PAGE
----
Christopher described the process of choosing and arranging songs for each week's competition as a real collaboration among all the people involved. Even if an arranger or a group begins the week with a "complete" arrangement for a particular song, it will invariably grow and change over the course of the rehearsal time and will often end up in a very different place from where it began. That process of creation, as well as the spirit of collaboration and the overarching desire these groups bring to create something really special, inspires Christopher. "I hope that people know just how talented and driven every group member is to give their absolute best each performance. It's a really cool thing to be a part of."

Last, and far from least, is the Vocal Big Daddy himself, CASA's founder, Deke Sharon (Vocal Producer) who has been part of "The Sing-Off" since its inception in 2009. He was contacted by the Executive Producer, Josh Greenberg, to arrange music for the first show. Arriving on the scene to begin production on Season 1, he soon found that, as professional as the television production staff was, they had no idea about the unique needs of a cappella musicians, and as a result, that month was pretty much solid insanity for Deke. He dove in and hit the ground at a dead run, dashing all over the place fixing things that no one had known needed fixing until he got there... and, oh yeah, doing some vocal arranging too. "I knew this was our one chance at a televised a cappella reality show," he says, "and if it didn't work on NBC, no one else would take a chance. Easier to ask forgiveness than permission, right? I was fully at peace with the prospect of being fired for wildly overstepping my bounds."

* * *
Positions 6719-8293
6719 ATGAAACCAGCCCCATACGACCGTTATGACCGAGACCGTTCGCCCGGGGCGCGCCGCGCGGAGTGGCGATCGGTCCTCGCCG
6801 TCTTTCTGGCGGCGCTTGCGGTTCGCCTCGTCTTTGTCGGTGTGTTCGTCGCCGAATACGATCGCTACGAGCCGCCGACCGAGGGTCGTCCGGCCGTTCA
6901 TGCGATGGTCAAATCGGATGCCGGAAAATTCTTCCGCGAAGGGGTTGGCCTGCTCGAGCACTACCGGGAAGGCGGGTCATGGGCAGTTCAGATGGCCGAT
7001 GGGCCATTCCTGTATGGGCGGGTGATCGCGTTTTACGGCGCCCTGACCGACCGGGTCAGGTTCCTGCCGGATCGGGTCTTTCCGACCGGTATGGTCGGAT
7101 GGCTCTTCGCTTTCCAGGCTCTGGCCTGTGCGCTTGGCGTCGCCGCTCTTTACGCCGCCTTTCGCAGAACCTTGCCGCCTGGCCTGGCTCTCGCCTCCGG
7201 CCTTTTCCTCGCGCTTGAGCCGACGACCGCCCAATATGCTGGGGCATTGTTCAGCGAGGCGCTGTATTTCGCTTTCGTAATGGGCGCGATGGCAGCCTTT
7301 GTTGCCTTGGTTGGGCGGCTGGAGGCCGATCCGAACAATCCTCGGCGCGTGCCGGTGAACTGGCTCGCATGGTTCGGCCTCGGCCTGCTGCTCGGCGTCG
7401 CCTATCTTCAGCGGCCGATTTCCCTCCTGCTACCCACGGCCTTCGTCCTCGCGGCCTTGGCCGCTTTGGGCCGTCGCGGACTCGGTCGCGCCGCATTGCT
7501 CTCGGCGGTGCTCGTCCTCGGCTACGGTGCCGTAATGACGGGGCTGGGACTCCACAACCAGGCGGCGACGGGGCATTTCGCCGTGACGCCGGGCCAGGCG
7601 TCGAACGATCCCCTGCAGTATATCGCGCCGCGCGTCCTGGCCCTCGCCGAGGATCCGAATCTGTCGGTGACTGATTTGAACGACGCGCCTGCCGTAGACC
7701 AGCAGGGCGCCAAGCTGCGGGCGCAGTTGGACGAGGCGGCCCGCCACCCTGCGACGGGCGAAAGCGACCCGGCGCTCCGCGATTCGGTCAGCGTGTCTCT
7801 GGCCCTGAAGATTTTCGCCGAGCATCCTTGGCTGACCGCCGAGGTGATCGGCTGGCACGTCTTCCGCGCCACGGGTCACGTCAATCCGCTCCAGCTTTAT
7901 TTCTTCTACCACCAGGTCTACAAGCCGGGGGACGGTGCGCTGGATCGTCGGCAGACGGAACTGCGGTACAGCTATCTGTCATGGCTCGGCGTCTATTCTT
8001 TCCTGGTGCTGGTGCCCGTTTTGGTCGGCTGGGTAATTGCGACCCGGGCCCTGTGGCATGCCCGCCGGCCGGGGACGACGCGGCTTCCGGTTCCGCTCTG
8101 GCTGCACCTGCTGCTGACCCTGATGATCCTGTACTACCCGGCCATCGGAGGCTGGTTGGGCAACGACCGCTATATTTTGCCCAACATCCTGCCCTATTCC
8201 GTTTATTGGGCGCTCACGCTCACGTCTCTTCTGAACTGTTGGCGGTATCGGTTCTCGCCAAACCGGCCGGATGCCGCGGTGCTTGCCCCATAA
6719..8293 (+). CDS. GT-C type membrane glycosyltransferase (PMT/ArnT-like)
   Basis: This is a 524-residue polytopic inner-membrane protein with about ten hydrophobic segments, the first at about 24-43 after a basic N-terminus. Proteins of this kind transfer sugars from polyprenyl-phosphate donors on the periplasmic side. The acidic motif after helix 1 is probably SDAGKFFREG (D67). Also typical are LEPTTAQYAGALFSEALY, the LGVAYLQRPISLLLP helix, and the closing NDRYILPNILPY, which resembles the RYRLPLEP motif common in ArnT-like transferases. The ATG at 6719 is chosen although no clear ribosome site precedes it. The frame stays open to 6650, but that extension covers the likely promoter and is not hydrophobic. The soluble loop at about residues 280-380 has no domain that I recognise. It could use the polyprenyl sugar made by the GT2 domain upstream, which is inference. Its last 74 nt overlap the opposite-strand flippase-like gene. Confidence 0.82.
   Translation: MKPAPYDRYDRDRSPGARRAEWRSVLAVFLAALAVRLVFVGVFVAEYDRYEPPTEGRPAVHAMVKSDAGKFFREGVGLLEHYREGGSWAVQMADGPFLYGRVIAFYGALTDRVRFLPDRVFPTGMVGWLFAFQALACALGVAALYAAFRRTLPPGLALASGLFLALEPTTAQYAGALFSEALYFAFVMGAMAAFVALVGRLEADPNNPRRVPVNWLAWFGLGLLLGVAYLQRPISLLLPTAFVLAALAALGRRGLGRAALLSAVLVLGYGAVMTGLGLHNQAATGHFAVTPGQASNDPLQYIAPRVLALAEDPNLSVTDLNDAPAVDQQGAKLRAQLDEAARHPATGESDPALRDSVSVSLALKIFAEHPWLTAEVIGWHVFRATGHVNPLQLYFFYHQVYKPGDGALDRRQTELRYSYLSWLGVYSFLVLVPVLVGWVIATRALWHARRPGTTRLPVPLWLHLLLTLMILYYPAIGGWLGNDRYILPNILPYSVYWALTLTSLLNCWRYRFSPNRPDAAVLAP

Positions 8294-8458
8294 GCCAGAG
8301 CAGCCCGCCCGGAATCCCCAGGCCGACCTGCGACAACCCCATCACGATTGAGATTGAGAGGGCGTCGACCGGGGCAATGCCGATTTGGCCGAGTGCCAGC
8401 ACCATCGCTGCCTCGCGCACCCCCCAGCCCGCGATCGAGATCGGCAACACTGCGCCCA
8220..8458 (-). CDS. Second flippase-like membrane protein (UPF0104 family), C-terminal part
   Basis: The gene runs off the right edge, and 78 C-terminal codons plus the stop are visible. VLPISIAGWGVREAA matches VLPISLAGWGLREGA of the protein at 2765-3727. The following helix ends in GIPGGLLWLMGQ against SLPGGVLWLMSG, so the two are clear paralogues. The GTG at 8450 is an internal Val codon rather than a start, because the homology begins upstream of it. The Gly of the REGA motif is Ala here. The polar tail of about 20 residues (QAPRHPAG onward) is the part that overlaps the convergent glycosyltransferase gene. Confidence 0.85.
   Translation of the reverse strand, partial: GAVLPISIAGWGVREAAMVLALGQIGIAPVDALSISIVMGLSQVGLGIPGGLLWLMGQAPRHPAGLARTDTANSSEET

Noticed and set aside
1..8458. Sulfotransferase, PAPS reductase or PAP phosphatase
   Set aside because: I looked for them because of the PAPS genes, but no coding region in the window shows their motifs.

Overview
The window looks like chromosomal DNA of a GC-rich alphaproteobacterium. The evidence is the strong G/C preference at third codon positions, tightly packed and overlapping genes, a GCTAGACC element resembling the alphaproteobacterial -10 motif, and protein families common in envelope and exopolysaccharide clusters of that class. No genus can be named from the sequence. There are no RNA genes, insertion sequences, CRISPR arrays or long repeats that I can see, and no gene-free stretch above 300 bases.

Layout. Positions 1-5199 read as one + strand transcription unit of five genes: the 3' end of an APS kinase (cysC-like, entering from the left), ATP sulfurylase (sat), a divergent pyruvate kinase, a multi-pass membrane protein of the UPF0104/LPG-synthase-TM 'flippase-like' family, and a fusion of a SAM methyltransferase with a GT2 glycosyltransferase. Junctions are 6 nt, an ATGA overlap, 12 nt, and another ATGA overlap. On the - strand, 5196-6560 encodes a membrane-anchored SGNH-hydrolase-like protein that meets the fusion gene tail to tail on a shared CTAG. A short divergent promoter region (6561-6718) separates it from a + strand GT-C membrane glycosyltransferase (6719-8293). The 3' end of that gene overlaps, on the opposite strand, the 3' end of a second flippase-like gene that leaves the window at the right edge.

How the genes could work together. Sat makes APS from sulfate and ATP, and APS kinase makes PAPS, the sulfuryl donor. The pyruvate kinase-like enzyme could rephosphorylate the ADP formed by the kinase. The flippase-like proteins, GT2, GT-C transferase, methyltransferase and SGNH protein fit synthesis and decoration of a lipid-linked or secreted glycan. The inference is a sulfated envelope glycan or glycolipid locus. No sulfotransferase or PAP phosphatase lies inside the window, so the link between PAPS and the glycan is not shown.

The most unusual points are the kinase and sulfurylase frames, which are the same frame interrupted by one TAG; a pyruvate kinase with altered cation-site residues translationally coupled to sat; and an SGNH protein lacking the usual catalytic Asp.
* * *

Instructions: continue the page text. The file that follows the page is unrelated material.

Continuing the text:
Far from being fired, he was promoted to Vocal Producer, and, starting with Ed Boyer, he began forming the creative Dream Team described above (which also includes Nick Girard). With the changes made between seasons 1 and 2, and again between 2 and 3, Deke says he thinks they have things figured out fairly well - ready for Season 4, we hope.

What is a "vocal producer" anyway? As one might imagine, it involves many aspects of the production, and no day on the job looks exactly like the next one, or the one before. "On any given day," Deke says, "I'd float between individual group rehearsals (music and choreo), arranging in the music room 314 (which we nicknamed "Pi”), being on planning phone calls, dealing with logistics via email." Additionally, he might be involved in checking wardrobe and choreography for issues that might get in the way of a group's ability to perform, helping a singer with vocal trouble get to see a doctor, and other details that could derail a group's performance if overlooked. In addition, Deke and his creative team are greatly concerned with group morale, and making sure they are happy with the choices of songs and arrangements. Luckily, Deke has been involved with a cappella from all sides for more than two decades, so he has knowledge of How It's Supposed to Go in most situations involved in a cappella performance and production.